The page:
within a publication). These represent how the original
 publication recorded the name.  For example, what we now
 call Acanthurus triostegus had been variously recorded in
 these literature citations by the following names:
 Acanthurus triostegus (Linnaeus, 1758)
 Hepatus triostegus (Linnaeus, 1758)
 Acanthurus triostegus sandvicensis Streets,
 1877
 Hepatus sandvicensis (Streets, 1877)
 Teuthis sandvicensis (Streets, 1877)
 
 Similarly, what we now call
 Coris flavovittata has been recorded variously as:
 Coris flavovittata (Bennett, 1828)
 Coris lepomis Jenkins, 1901
 Julis eydouxii Valenciennes in Cuvier &
 Valenciennes, 1839
 Julis flavovittata
 Bennett, 1828
 
 ...and so on
 for all the different names.
 
 Every TNU is linked to what we call the
 "Protonym" of the name.  This is essentially
 equivalent to the botanical "basionym", but
 essentially represents the original description of the name.
 Taking the second example above, there are three distinct
 Protonyms represented among the four names used for Coris
 flavovittata:
 flavovittata Bennett, 1828
 eydouxii Valenciennes in Cuvier &
 Valenciennes, 1839
 lepomis Jenkins, 1901
 
 The taxonomic translation
 service is built around the "Meta-Authority"
 (Authority of Authorities) concept.  A Meta-Authority is
 any organization or individual who wants to assert an
 "accepted" taxonomy.  For example, ITIS, CoL,
 WoRMS, etc. are all Meta-Authorities, because they assert an
 "accepted" usage for each taxon name.  For our
 checklist paper, we have established our own Meta-Authority
 (technically now recorded as the "Rob Whitton
 Meta-Authority, but functionally it is the Bishop Museum
 Meta-Authority). Each Meta-Authority has a specific scope of
 interest -- which might be very large (ITIS, CoL, WoRMS,
 etc.), or might be very small (e.g., a single family or
 geographic region).
 
 In any
 case, what a Meta-Authority does is, for each name within
 the scope of interest, it makes a statement along the lines
 "For Protonym A, I/We follow the Treatment of Reference
 X"
 
 In this case, The
 Rob Whitton/Bishop Museum Meta-Authority has made these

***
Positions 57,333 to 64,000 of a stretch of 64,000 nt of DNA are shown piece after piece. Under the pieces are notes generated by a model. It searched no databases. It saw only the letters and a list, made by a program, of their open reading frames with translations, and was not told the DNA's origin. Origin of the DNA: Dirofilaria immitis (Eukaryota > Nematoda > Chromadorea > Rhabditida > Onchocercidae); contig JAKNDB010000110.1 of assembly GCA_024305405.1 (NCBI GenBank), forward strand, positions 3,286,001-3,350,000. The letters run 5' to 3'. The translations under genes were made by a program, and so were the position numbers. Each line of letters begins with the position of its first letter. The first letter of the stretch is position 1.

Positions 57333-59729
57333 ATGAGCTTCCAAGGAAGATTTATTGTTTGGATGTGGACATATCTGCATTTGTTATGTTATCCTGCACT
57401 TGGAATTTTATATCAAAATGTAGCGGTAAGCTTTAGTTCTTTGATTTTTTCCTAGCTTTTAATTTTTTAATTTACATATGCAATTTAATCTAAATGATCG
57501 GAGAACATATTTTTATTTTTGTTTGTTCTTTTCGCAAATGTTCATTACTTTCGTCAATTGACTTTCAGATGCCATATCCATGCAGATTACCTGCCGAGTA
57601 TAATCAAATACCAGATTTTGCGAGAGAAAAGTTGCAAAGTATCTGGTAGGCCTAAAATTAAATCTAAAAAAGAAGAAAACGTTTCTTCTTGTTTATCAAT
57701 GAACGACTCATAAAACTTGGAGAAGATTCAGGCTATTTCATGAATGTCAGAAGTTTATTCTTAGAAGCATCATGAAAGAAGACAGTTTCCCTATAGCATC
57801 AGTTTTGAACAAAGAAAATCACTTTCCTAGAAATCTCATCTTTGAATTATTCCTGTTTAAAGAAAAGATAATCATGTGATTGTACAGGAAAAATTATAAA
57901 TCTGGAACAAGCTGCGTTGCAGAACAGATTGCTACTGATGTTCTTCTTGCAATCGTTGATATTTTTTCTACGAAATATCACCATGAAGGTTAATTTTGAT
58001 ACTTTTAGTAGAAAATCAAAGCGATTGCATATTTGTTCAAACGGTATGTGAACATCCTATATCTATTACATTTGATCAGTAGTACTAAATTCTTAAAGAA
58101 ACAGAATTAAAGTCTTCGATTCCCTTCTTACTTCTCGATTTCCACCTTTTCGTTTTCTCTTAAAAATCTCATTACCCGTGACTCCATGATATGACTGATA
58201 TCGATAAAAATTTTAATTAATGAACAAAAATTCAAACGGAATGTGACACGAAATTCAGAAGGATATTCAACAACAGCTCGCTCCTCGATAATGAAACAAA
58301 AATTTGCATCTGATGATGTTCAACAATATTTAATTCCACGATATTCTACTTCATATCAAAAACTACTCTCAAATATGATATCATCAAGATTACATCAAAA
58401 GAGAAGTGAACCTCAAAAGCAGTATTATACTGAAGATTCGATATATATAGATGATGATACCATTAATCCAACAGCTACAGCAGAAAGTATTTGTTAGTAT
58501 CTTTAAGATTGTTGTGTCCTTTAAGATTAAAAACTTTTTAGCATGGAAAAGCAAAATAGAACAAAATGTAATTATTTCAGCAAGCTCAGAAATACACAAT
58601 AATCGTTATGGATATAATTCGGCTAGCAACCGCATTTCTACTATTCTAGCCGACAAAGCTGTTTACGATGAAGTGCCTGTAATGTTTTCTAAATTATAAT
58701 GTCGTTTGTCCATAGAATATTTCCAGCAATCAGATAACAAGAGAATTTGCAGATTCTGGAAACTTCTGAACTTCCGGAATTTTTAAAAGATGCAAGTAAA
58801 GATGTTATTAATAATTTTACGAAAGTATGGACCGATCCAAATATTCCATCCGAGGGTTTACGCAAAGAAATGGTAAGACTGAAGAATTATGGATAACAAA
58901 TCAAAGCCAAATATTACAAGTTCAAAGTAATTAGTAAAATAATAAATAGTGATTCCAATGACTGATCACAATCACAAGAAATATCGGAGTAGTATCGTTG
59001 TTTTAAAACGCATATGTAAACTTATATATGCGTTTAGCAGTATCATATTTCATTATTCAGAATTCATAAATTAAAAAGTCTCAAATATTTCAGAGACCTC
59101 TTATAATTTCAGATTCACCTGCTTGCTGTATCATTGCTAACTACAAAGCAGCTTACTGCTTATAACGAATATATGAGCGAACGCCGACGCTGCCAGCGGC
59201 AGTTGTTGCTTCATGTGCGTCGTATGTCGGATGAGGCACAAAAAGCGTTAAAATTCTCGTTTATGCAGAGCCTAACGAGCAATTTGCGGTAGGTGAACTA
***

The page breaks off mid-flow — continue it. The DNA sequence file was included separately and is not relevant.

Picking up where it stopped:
assertions:
 - For the protonym
 "flavovittata Bennett, 1828", we follow the
 treatment of Randall 2007 [who treats it as a valid species
 within the genus Coris].
 - For the protonym
 "eydouxii Valenciennes in Cuvier & Valenciennes,
 1839", we follow the treatment of Eschmeyer 2004 [who
 treats it as a junior synonym of flavovittata Bennett,
 1828].
 - For the protonym "lepomis
 Jenkins, 1901", we follow the treatment of Eschmeyer
 2004 [who treats it as a junior synonym of flavovittata
 Bennett, 1828].
 
 This is how
 we are able to collapse those messy 675 names spanning 114
 years of taxonomic history into the 506 names that we (the
 experts of the fishes of the Northwestern Hawaiian Islands)
 regard as "accepted" in a few seconds.
 
 If anyone wants more details
 on how it works, I'd be happy to explain further.
 
 The main limitations of this
 services are:
 1) It's limited to the
 names within the Global Names Usage Bank (GNUB; currently
 543,989 TNUs linked to 195,369 Protonyms); and
 2) There is currently only one Meta-Authority
 implemented
 
 We already have
 funding from NSF to address limitation #1, by developing a
 workflow to capture millions of protonyms and tens of
 millions of TNUs through integrating GNUB, GNI, BHL, and
 multiple other taxonomic data sources.  We also plan to
 expand the Meta-Authority list to include the
 "big" ones (e.g., IT IS/CoL, WoRMS, NCBI), and
 develop tools to make it easy for any individual or
 organization to create their own personal Meta-Authority. 
 And, we just submitted a proposal to NSF to (among other
 things) develop this real-time taxonomic translation service
 into a set of tools that can be very easily applied to any
 list of taxon names.
 
 If we
 are successful, users of GBIF data will have the option of
 selecting any Meta-Authority they want (one of the big ones,
 or their own), and then be able to translate (in real time)
 all the taxon names as they appear in the GBIF dataset into
 the "accepted" modern/clean equivalent names
 according to the selected Meta-Authority.  And the
 Meta-Authorities aren't just for species-level names --
 they also provide full "accepted" classifications
 all the way up to Kingdom.
 
 Obviously this won't solve all the problems
 with aggregated data, but it will help solve a lot of it.
 
 OK, enough for now....
 
 Aloha,
 Rich
 
 
 Richard L.
 Pyle, PhD
 Database Coordinator for Natural
 Sciences
 Associate Zoologist in
 Ichthyology
 Dive Safety Officer
 Department of Natural Sciences, Bishop
 Museum
 1525 Bernice St., Honolulu, HI
 96817
 Ph: (808)848-4115, Fax:
 (808)847-8252
 email: deepreef at bishopmuseum.org
 http://hbs.bishopmuseum.org/staff/pylerichard.html
 
 Note: This disclaimer formally
 apologizes for the disclaimer below, over which I have no
 control.